Kilmer is right: trees are more beautiful than any poetry and there is some awesomely beautiful poetry out there.
And with so much rain forest being cleared; so much timber being ripped from the landscape (even though I'm in Ohio and nowhere near timber country), and in light of how long it takes a tree to mature, I feel they ought to be cherished, appreciated, revered, if you will.
I'm feeling horribly down because there's a young oak sapling, about twelve or fifteen feet tall, in the back yard/garden, and it's Too. Close. To. The. House.
First of all, please understand I didn't plant it. I don't think any of the previous owners planted it, either. I suspect it was planted by the squirrels, who busily plant buckeyes. There's a buckeye sapling or six coming up in the hedges and I have yet to figure out how to remove those.
The immediate problem, though, is the oak.
For this year, it's still all right from the standpoint of pushing into the foundation, which is going to have issues eventually, anyway. I'd rather not hurry that eventuality, though.
But for the time I've had this house (six autumn 2006) the young oak has of course grown taller, very straight, and its shadow is getting bigger every season because of course the branches are getting longer.
For two seasons, I've pruned/trimmed branches.
But as already noted, sooner or later this tree will prove a hazard to the house itself: pushing the foundation, slapping at the windows and things of that sort.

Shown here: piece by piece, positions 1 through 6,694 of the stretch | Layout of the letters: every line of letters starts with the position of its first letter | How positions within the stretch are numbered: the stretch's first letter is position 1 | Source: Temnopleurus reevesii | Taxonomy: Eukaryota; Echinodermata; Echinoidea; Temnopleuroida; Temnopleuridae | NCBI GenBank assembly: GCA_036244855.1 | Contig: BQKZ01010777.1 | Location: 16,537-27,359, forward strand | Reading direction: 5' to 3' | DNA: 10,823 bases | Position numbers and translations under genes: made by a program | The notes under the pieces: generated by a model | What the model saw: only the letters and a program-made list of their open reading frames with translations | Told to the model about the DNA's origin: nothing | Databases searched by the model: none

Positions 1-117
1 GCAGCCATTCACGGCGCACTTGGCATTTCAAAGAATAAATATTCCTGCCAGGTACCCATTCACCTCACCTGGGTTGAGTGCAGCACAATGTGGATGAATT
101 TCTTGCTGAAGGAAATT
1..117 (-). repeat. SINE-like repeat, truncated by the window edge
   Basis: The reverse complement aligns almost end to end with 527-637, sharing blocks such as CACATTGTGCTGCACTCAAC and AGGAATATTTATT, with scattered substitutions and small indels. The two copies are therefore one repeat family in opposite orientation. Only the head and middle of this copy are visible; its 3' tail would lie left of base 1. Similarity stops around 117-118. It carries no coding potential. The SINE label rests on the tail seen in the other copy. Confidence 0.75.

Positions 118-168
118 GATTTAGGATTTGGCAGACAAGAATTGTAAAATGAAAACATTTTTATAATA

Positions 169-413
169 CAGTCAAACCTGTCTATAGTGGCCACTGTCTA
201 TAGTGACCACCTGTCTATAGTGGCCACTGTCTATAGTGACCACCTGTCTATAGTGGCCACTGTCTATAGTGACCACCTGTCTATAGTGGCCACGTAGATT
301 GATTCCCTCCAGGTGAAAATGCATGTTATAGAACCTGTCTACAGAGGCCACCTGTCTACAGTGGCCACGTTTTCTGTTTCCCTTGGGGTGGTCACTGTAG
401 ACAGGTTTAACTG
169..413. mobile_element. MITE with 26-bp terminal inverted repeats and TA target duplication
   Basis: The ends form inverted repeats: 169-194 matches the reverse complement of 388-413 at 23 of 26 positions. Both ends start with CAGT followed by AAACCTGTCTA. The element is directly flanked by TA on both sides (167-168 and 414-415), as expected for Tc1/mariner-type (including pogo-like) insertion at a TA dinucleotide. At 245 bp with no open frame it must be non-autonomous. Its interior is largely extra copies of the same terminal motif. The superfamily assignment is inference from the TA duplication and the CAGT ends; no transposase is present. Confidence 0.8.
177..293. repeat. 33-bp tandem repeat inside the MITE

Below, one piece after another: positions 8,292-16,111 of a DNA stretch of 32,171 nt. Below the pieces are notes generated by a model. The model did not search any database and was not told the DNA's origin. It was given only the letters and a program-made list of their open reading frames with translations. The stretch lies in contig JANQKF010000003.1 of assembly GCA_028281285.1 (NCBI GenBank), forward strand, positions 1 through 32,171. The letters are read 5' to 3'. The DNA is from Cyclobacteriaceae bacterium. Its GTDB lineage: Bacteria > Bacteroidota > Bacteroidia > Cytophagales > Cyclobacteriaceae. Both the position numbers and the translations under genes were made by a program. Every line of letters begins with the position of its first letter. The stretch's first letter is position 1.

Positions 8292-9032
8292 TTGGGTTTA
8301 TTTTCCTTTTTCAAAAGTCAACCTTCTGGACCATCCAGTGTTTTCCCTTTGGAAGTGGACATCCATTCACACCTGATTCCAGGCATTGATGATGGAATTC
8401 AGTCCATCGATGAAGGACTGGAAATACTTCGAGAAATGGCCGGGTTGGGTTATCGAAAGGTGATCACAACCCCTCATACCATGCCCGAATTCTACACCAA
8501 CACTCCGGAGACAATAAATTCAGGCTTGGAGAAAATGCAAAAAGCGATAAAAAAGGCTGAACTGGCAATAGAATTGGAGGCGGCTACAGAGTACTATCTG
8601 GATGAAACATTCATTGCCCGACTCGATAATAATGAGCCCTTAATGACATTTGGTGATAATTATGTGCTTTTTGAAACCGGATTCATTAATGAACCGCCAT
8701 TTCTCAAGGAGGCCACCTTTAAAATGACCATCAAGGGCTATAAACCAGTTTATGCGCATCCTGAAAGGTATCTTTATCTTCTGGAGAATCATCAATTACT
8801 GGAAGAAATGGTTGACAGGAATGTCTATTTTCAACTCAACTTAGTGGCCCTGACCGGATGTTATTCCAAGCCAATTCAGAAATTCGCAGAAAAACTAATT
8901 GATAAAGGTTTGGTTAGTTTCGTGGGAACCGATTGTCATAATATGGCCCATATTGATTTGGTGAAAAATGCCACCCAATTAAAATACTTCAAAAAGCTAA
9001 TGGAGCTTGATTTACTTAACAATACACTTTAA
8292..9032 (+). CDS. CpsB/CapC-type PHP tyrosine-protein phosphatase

A friend has pointed out that if it's my intention to remove this tree altogether, then it doesn't matter much if I do it in the spring, or in the fall. It seems a shame to have to do this, because right now it's a lovely young thing: very straight-growing, as I've already said. If Providence wills it, I'll be in this house until the end of my days, and if all other factors are equal or at least average, that oak will have done a lot of growing by then.
Meanwhile, I'd like to have my back garden all sun. I'd like even more not to have to fret myself over the tree roots and the foundation.
So: take it now? Wait a year? Take it down this coming autumn? Just wimp out, sell the property in another few years, and let someone else worry about the nice oak?
I hate the idea of cutting down a tree, and I hate myself for contemplating it, but I also hate the idea of having the foundation stoved in by tree roots.
How says this good community of gardening folk?